The taxi industry’s troubles seem to be deepening.
Latest reports indicate that the cab population here has hit an eight-year low of 25,699, falling 10.6 percent from its peak in 2014.
Also, the number of unhired taxis has nearly doubled since last year, with about 9.1 percent of the total taxi population sitting idle.
The decline has been picking up pace as the industry struggles to find answers to the stiff competition from private-hire car operators Uber and Grab, which entered the market in 2013. The two ride-hailing firms have taken the lead in growth – private-hire vehicles already outnumber taxis.
This situation is, however, not unique to Singapore. In London, there are two Uber cars for every one of the city’s iconic black cabs.
Taxi companies here, in trying to hold their own, appear to have adopted an “if you can’t beat them, join them” strategy.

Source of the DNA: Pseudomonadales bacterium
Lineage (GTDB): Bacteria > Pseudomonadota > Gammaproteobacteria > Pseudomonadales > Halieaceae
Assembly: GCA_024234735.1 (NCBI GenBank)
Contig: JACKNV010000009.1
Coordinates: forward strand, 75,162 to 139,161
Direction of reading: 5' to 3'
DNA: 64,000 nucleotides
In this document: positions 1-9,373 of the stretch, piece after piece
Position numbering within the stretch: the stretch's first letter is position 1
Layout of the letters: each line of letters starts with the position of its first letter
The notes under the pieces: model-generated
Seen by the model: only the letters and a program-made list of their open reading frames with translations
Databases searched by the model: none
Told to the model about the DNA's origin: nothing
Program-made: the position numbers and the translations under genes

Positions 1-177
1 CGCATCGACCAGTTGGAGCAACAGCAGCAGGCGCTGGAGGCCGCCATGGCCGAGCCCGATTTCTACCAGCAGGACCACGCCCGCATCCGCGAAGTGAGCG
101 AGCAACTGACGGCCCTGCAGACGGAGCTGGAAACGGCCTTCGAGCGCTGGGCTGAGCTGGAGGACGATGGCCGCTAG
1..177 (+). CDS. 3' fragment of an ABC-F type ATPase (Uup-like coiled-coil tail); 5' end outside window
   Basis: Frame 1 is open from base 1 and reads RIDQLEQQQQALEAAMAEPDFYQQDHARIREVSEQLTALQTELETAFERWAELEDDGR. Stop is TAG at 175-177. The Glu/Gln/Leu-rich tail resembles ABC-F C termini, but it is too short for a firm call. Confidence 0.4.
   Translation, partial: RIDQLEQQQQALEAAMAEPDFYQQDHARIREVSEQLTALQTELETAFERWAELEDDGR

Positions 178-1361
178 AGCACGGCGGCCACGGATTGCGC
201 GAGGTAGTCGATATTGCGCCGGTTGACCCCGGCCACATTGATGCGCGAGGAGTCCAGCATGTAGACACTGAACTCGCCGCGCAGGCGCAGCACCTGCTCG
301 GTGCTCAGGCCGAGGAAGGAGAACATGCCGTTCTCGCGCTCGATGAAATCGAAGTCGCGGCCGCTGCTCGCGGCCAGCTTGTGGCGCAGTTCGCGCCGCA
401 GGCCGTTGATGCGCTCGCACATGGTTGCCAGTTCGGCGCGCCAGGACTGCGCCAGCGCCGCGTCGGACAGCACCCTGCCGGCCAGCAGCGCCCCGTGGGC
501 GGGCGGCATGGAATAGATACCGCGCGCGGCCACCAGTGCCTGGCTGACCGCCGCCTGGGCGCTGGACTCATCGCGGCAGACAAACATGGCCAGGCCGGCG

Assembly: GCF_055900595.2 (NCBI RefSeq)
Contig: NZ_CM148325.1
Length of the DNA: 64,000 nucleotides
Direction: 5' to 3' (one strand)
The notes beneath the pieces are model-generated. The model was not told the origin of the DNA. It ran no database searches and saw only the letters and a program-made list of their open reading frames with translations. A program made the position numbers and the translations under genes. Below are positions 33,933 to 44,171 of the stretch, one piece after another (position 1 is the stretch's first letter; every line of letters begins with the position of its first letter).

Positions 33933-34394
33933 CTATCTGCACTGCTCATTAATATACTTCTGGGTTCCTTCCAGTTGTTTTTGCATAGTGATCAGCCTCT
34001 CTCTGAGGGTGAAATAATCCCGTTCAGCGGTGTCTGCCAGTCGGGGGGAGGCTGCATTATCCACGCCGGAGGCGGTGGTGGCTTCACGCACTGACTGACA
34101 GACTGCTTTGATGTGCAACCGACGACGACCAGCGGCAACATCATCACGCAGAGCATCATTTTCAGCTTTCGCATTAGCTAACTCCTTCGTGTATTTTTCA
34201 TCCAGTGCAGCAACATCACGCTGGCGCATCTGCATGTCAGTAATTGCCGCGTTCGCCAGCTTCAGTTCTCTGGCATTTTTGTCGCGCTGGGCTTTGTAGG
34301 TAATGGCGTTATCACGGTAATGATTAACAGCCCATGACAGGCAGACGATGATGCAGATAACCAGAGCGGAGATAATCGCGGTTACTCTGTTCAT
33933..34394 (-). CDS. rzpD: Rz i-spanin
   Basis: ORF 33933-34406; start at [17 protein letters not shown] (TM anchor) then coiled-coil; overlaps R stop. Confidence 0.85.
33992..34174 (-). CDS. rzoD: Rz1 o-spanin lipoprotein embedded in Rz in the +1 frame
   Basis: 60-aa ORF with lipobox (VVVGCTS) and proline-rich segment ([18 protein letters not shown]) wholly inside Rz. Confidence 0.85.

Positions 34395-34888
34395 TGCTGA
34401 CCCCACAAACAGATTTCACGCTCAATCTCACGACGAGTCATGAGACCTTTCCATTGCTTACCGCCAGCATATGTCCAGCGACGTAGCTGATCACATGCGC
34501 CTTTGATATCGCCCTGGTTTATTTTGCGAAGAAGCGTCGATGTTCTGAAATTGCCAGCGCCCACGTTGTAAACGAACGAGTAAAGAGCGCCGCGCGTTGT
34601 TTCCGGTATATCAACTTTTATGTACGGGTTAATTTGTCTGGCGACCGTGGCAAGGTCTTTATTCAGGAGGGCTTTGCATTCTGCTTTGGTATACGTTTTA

Earlier this year, five taxi firms, accounting for about 60 percent of the island’s cabs between them, joined forces with Grab.
The move introduced upfront fares, dynamic pricing and shared rides – all previously the domain of private-hire cars – to taxis here.
ComfortDelGro – the largest taxi operator here with more than 15,000 cabs – did not join in the move, though it later introduced its own fixed-fare option on its mobile app.
Operators have also slashed rental costs for taxis, their main source of income.
Taxi operators cannot just hope to rely on these measures to tide them through and hope that ride-hailing firms, which have yet to show a profit, will be unable to sustain their model of discounted pricing.
The technological disruption has helped to make clear what commuters want, and are willing to pay for – a better match of supply to demand, uncomplicated fare structures and responsive service, among other things.
The taxi industry has to innovate to cater to their demands, or risk becoming a relic.
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